San Francisco three-piece Weekend first came to the attention of DiS late last year courtesy of their excellent debut long player Sports, to which we awarded a more than satisfactory 9/10 in the process. Although school friends Kevin Johnson (guitars) and Shaun Durkin (bass) (main picture) had been toying with the idea of forming a band for several years, it wasn't until the addition of drummer Abe Pedroza at the back end of 2009 that things started to fall in place. Having played numerous low-key shows in basements and bars around San Francisco's underground scene, the emergence of first single 'Youth Haunts' in the early part of last year started the ball of anticipation rolling, combining the reverb-drenched dynamics of My Bloody Valentine with the aural ferocity of A Place To Bury Strangers or Nine Inch Nails. Currently on their first European tour, DiS caught up with them prior to the final date of the English leg, and found a band still visibly overwhelmed at the response they've been getting from wider shores...
DiS: How did the band start?
Kevin: Shaun (Durkin) and I knew each other from 6th grade at school, and we started playing in bands together and talked music a lot. We'd always intended forming a serious band after we finished our studies at college so after our old drummer left it sort of left the door open for Abe (Pedroza) to rejoin us.
Shaun: I guess that doesn't make sense....basically, me, Kevin and Abe actually started playing together in 2005 but he left to do other things and then school kind of got in the way.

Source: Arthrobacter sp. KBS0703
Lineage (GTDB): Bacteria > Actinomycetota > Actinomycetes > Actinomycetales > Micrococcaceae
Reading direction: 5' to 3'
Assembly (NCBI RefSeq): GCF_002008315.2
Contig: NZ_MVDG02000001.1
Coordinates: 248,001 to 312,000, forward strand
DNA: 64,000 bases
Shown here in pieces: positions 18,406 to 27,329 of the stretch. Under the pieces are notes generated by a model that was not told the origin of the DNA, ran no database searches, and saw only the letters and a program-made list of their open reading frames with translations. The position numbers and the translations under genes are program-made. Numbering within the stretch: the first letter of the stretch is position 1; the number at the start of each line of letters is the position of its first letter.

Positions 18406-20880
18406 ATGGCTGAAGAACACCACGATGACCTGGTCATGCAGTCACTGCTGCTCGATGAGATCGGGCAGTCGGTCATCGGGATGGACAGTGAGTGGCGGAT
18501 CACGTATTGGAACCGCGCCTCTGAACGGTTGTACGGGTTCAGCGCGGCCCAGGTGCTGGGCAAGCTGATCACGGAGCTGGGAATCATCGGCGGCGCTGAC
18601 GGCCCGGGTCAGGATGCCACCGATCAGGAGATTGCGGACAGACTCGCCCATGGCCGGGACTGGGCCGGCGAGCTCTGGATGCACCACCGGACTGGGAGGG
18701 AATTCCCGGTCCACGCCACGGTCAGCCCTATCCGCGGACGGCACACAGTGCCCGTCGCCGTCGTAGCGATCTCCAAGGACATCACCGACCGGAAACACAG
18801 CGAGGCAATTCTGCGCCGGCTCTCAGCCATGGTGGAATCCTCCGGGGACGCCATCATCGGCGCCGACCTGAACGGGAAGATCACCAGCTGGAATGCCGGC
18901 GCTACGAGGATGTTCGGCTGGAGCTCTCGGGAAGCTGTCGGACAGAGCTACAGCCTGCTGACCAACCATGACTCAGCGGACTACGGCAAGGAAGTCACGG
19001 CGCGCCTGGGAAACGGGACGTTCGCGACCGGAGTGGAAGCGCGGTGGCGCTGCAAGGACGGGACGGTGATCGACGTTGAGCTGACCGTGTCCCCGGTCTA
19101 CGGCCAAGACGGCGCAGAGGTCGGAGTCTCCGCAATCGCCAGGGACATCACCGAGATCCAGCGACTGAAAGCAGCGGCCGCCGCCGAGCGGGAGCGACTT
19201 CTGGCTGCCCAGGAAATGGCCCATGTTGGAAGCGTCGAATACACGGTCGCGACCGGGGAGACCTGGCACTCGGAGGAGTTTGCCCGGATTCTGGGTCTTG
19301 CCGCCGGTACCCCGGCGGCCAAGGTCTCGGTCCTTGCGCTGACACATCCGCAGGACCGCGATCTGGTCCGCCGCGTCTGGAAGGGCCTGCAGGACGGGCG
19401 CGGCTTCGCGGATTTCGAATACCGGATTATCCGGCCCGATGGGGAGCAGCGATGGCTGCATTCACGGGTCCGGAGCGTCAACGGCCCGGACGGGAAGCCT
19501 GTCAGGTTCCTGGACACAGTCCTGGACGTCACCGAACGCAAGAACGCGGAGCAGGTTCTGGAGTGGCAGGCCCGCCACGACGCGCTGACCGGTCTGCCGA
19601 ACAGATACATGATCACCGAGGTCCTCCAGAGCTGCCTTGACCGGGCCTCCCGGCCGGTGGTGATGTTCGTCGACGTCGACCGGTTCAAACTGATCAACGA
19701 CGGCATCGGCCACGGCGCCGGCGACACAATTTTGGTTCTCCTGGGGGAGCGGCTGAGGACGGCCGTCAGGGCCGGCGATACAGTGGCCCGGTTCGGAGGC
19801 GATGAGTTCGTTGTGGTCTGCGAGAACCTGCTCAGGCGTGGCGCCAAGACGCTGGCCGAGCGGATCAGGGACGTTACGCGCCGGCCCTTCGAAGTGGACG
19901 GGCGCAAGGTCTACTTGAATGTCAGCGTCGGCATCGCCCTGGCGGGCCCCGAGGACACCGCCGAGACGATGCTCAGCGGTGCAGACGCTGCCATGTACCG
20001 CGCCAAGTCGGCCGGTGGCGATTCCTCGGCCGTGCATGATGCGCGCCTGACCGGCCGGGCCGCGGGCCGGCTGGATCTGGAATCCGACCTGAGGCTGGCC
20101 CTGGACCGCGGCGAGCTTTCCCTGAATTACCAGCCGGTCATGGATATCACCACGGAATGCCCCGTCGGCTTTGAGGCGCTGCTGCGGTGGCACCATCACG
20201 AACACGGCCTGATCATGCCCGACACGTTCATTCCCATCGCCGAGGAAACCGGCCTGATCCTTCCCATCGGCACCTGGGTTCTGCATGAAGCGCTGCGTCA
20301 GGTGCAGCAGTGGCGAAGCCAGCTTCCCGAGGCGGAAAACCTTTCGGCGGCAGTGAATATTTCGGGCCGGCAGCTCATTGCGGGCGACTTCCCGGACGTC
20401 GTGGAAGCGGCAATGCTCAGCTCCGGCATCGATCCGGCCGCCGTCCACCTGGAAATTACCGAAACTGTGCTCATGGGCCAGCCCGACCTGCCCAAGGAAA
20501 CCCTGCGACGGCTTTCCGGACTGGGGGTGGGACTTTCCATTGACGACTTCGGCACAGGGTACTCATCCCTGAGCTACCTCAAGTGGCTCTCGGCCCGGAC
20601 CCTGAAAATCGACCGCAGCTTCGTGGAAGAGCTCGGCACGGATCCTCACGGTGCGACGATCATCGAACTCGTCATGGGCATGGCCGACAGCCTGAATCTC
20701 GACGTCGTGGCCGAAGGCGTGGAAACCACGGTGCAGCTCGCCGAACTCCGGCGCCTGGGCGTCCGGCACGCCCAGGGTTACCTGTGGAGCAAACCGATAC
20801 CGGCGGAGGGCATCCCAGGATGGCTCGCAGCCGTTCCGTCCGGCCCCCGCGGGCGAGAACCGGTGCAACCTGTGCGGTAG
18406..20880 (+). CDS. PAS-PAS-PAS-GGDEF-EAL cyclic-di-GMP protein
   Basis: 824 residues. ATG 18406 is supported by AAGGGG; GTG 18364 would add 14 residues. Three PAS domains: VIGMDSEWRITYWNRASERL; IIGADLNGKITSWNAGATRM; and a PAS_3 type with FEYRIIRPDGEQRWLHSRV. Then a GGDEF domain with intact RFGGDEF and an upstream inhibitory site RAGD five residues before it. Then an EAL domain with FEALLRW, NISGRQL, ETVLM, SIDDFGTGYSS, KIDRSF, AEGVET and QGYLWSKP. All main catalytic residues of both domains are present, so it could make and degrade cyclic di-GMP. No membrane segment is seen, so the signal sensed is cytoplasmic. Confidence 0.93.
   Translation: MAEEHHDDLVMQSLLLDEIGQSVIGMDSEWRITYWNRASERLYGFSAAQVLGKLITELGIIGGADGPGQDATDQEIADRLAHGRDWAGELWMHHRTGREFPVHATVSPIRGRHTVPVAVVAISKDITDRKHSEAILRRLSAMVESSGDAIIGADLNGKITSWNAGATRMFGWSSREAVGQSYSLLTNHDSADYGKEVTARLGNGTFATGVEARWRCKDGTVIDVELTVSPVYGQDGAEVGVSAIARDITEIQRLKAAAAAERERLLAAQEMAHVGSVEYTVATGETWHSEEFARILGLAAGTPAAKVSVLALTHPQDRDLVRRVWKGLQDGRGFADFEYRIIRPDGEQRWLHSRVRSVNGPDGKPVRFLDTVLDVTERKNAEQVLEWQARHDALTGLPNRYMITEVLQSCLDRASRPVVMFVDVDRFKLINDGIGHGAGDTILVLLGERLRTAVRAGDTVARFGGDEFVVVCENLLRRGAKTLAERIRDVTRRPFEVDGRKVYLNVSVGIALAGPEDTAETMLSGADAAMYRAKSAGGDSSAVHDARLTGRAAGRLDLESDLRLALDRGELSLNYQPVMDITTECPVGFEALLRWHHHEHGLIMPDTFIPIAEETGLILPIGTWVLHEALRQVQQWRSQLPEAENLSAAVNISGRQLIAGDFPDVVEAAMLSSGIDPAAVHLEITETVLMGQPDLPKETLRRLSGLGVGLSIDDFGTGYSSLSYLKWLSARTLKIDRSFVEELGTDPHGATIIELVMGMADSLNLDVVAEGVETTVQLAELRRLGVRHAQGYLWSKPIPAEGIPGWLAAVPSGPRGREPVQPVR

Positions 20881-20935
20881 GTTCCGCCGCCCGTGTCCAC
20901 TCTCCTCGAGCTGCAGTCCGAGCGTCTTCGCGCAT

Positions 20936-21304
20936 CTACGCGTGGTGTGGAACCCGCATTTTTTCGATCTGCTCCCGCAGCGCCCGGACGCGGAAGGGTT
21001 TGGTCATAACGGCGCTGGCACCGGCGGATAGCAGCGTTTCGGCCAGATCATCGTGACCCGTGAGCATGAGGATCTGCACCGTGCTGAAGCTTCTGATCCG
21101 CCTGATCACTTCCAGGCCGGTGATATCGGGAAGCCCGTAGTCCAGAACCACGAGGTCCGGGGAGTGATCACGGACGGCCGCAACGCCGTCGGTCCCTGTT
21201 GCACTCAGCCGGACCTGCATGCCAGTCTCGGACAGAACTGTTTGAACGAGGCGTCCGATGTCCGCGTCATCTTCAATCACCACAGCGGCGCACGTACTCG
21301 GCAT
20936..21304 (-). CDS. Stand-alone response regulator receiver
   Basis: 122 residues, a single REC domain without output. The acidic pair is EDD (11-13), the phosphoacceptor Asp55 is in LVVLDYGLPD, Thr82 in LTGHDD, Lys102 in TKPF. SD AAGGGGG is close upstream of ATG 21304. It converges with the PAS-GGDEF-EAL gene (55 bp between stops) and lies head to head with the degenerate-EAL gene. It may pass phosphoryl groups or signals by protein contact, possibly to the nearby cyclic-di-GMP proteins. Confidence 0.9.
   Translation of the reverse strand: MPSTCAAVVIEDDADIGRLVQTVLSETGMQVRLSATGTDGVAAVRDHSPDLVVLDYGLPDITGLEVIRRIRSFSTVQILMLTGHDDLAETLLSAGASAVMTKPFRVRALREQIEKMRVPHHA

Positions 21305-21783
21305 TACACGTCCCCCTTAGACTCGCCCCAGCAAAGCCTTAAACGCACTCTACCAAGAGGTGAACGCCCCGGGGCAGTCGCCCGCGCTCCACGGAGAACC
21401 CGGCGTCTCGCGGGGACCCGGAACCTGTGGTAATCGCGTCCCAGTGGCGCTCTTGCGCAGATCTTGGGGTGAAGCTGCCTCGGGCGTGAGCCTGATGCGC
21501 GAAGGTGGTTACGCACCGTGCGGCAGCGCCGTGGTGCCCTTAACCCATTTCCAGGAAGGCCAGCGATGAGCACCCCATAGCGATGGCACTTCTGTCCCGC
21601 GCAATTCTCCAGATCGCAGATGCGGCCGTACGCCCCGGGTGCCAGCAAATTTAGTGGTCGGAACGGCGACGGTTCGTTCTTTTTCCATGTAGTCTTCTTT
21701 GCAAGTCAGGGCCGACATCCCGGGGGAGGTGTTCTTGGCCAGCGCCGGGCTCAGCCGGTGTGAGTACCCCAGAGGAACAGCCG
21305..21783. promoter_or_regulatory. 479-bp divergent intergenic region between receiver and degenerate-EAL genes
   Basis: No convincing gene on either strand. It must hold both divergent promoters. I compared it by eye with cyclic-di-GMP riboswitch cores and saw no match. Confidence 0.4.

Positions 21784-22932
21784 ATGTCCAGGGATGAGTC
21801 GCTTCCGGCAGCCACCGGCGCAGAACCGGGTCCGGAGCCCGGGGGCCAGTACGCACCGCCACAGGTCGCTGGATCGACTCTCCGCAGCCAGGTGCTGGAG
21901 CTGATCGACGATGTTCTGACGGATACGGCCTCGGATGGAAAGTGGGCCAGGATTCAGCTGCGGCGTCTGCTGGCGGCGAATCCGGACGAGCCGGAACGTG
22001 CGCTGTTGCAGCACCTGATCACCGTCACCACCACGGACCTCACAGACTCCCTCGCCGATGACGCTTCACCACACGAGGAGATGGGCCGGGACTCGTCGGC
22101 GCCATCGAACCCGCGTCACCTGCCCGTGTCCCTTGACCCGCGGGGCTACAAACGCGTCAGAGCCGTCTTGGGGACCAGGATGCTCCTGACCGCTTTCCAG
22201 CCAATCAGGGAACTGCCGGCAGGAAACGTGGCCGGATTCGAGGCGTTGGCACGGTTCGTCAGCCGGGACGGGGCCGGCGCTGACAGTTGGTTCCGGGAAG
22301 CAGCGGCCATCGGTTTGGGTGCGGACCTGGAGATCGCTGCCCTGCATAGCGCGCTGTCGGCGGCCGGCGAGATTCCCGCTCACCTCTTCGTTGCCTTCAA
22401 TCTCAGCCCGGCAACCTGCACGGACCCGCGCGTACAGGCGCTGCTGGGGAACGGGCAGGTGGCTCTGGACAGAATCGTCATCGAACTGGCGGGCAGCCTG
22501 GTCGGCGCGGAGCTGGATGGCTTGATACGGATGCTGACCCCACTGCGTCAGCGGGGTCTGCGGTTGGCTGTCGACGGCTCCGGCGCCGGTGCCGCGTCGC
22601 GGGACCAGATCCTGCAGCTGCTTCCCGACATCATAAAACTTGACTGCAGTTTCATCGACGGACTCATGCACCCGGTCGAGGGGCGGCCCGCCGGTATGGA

Kevin: Abe was playing with another band at the time but then he started playing with us again in the late half of 2009.
DiS: What influenced your musical direction and sound?
Kevin: We all have very different tastes. The one thing that bonds us all is post-punk really I guess, bands like Joy Division, New Order, The Cure and Magazine. I think our sound has developed quite rapidly in the short time we've been taking the band seriously.
DiS: An early quote on your blog states "Weekend have the ferocity of punk, the drama of shoegaze, the ambition of Springsteen and the textures of noise". Do you still stand by that?
Kevin: I said that a very long time ago! I'm not sure about the Springsteen bit either.
Shaun: I think it was more about trying to explain we have a lot of ambition. Too many groups these days are afraid to be up front and aggressive. From the beginning it was something we always set out to be.
DiS: Do you consider yourselves as being a part of the shoegaze scene or do you tend to look beyond all that?
Kevin: I don't consider our music to be shoegaze really. I think we've more in common with punk, certainly in terms of the coarse nature of what we do. Sure, the music can be atmospheric, but that's as near as we get.
Shaun: I don't see Weekend as a shoegaze band either. I think we're pitched somewhere in between My Bloody Valentine and Nine Inch Nails, musically anyway.
Kevin: There's more of a focus on texture than with the latter but primarily I think a lot of the riffs were developed via a shared love of post-punk groups more than anything else.
Shaun: Most of the shoegaze bands I do like seem to have been heavily influenced by post-punk, people like Ride for example.